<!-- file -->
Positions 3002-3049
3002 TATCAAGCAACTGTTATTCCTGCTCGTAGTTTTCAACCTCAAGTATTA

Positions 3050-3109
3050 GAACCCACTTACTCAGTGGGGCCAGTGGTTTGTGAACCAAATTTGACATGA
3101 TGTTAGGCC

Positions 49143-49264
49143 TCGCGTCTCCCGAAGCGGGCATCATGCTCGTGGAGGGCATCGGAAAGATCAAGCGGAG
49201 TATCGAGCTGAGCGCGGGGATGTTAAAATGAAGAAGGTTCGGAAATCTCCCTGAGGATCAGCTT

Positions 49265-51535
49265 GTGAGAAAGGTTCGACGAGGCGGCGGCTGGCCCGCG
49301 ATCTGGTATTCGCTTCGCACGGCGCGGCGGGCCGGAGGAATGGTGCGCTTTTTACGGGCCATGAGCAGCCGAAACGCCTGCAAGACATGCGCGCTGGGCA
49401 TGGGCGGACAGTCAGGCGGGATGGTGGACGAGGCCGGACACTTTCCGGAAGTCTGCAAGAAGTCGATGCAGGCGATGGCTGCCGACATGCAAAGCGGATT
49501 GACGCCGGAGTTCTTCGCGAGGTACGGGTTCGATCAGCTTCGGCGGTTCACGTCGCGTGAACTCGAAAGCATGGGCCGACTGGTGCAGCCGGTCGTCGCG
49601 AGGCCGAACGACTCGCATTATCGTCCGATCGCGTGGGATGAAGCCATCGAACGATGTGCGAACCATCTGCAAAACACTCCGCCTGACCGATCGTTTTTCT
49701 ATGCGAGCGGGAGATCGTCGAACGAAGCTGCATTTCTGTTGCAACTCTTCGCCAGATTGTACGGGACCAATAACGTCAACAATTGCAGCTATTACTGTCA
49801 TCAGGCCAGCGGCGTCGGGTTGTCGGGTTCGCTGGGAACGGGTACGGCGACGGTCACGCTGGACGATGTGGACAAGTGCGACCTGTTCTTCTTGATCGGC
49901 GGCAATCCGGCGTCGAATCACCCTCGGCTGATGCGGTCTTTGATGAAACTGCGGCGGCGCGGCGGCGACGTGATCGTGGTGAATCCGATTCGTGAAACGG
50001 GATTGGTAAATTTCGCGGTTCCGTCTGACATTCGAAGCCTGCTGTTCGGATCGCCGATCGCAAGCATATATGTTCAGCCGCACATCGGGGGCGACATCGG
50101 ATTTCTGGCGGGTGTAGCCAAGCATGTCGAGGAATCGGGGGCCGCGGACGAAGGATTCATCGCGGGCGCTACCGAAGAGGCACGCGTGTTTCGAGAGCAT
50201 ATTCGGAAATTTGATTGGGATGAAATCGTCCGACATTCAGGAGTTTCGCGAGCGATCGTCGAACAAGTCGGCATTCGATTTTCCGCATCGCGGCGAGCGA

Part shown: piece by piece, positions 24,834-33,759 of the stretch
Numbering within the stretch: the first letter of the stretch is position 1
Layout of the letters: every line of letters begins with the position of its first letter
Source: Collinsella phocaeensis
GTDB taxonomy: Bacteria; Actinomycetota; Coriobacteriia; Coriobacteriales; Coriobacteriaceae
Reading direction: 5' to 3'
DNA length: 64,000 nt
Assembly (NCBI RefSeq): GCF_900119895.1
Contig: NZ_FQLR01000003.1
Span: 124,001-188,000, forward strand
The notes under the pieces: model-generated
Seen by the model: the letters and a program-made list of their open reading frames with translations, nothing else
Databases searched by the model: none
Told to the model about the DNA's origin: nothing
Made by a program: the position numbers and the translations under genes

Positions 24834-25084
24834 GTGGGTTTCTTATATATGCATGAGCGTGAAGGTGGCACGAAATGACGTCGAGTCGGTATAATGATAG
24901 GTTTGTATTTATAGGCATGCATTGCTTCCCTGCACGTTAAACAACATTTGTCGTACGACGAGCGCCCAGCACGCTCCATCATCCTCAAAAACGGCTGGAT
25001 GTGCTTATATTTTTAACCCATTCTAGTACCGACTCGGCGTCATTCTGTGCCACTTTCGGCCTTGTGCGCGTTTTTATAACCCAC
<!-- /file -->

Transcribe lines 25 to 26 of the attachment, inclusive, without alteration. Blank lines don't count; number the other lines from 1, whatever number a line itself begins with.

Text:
GTDB taxonomy: Bacteria; Actinomycetota; Coriobacteriia; Coriobacteriales; Coriobacteriaceae
Reading direction: 5' to 3'